Strengths

Quite simply, the entire defensive line is a strength. They retained nose tackle Paul Soliai with the franchise tag; they have two quality starting ends than are good rushers and excellent run-stoppers in Kendall Langford and Randy Starks; and some nice talent to rotate in with Phillip Merling and Jared Odrick.


Areas of Need

It's hard to say the Dolphins have many glaring needs on the defensive line, because they have a great nose tackle returning in Soliai and are four-deep at defensive end.

If you had to isolate some needs at the position, one would be a long-term solution at nose tackle, be it Soliai or someone else. Soliai is only on a one-year deal from the franchise tag, and his rough first three years make him a scary extension candidate. The Dolphins will need to use 2011 to determine whether or not he's the future there.


Free Agency Outlook

With a full slate of starters and then some, the Dolphins are unlikely to be in the market for any free agent defensive lineman, and certainly not any high-priced players. The $12.5 million price tag for Soliai essentially puts them out of the market for a big-name nose tackle like Aubrayo Franklin.

That being the case, they could look for a little depth at the position, since Chris Baker and Ryan Baker are hardly worthy of significant playing time and the team probably doesn't want to shuffle Randy Starks around any more.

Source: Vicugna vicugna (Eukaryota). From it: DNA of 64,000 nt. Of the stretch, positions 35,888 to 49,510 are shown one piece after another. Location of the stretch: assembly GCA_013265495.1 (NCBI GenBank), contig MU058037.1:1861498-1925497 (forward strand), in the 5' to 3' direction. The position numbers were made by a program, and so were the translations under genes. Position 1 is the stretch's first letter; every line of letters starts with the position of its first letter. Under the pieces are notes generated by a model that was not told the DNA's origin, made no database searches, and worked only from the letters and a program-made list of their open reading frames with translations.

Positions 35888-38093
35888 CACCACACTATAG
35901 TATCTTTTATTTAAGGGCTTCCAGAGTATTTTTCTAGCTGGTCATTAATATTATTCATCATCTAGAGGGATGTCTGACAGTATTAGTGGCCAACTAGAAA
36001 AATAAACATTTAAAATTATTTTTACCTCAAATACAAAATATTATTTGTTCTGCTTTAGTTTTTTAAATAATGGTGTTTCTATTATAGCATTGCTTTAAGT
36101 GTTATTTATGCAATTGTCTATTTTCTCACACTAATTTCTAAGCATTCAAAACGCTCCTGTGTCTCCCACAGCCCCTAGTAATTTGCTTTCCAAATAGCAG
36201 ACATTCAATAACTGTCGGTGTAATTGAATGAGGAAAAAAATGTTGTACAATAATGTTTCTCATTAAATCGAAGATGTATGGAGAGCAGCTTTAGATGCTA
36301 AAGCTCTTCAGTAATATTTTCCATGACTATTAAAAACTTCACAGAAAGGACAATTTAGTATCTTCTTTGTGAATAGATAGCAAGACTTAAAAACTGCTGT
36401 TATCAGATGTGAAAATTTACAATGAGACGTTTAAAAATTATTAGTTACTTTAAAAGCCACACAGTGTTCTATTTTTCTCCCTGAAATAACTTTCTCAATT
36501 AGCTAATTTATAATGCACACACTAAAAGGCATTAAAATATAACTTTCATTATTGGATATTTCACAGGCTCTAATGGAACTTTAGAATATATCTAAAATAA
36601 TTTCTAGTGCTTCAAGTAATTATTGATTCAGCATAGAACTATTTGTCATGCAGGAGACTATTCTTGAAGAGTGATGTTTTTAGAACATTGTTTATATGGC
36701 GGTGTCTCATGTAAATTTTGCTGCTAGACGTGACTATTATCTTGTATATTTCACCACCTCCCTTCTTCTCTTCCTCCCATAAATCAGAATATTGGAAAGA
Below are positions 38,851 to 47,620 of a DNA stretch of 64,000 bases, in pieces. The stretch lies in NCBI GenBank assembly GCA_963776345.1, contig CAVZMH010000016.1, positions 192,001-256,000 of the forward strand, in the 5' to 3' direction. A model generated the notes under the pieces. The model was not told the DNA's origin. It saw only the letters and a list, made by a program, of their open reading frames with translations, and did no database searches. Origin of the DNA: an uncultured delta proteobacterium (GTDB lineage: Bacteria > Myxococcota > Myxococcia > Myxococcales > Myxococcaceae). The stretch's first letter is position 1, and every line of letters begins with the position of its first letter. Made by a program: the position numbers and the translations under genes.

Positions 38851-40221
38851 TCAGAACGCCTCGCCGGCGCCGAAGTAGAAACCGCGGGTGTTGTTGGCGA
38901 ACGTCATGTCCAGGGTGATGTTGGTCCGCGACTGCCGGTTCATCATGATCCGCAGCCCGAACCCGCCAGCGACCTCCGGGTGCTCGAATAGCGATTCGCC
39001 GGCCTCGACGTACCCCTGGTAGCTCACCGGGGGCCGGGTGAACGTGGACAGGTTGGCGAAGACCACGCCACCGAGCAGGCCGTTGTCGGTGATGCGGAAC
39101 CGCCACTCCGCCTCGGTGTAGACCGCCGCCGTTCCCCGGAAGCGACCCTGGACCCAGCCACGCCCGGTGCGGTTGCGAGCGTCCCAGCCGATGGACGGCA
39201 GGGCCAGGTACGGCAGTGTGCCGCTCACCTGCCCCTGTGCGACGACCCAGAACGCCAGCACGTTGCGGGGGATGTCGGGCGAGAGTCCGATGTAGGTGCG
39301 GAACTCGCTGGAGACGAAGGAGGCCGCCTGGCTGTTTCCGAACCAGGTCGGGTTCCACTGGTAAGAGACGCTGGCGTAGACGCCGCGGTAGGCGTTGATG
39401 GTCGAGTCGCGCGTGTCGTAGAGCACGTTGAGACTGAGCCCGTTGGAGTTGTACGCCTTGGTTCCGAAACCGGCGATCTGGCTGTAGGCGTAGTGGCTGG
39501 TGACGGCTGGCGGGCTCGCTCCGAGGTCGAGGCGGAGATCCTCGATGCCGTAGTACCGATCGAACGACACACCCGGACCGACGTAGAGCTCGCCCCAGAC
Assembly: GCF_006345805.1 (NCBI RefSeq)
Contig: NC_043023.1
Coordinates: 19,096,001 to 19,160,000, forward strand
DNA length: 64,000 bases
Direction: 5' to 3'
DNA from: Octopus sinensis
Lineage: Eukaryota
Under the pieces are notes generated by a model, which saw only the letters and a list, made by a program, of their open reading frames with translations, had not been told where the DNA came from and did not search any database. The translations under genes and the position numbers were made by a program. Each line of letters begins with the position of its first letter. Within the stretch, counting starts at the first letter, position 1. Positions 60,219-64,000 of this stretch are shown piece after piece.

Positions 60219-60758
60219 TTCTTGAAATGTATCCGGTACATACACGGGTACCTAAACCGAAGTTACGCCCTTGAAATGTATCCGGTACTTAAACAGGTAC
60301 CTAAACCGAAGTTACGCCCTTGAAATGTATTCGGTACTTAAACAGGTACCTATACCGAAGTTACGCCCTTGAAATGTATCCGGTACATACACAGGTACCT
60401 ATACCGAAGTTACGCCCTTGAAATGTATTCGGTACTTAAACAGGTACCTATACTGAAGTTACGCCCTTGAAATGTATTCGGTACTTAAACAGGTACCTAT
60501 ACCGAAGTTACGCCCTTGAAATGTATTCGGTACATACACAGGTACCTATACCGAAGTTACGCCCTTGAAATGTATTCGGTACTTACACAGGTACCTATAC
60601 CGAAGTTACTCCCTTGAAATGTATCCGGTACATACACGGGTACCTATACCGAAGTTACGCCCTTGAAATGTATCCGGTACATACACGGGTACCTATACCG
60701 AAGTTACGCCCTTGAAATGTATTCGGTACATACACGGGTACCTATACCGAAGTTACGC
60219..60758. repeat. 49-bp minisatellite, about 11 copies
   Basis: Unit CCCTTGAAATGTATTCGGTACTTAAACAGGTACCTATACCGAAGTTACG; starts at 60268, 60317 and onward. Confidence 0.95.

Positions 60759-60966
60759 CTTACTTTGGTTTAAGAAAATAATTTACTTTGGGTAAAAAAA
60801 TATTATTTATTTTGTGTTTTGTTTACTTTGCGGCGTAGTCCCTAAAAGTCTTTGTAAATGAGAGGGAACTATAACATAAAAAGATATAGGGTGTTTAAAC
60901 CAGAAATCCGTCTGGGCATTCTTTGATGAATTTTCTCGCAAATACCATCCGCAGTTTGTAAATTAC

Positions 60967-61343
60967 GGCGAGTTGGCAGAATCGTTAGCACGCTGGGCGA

One player the Dolphins could target as a backup nose tackle is Ronald Fields, who is a free agent of the Broncos and worked with defensive coordinator Mike Nolan in both Denver and San Francisco. Someone like Gabe Watson, who flamed out in Arizona, would also be a nice prospect to add and develop.


Draft Outlook

The Dolphins are far more likely to look for defensive line depth in the draft, but even there it seems an unlikely position to be taken early with Soliai re-signed and Odrick taken in the first round a year ago.

The Dolphins might be tempted to take a nose tackle like Baylor's Phil Taylor if he were available at a spot they could trade down to in the late first or early second round, and they could have interest in Kenrick Ellis (Hampton) in the second or Jerrell Powe (Ole Miss) a little later, but for the most part the defensive line should be untouched early on.

In the mid-to-late rounds, 3-4 defensive end prospects like Pep Levingston (LSU), Cedric Thornton (Southern Arkansas), David Carter (UCLA), and John Graves (Virginia Tech) could draw interest for depth.


Conclusion

The Dolphins' defensive line has been rock solid over the past few seasons, and it was better than ever in 2010.

Losing a versatile backup like Tony McDaniel, who seems unlikely to return as a free agent, will certainly hurt, but the Dolphins' current personnel can more than make up for his absence.

The healthy returns of Phillip Merling and Jared Odrick at defensive end will create a seriously nice rotation, as well a more stable situation for Randy Starks, who won't be asked to switch between nose tackle and end.

The Dolphins need a true backup nose tackle capable of playing significant time, and they also need to figure out of Paul Soliai is the right guy for the starting job at the position long-term.

Beyond that, however, things are looking very good for the Dolphins' defensive line in 2011 and it should continue to thrive.


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Chris J. Nelson majored in journalism at Georgia State University and currently works for Turner Sports in Atlanta. He operates his own Miami Dolphins website, The Miami Dolphins Spotlight, and he can be followed on Twitter here.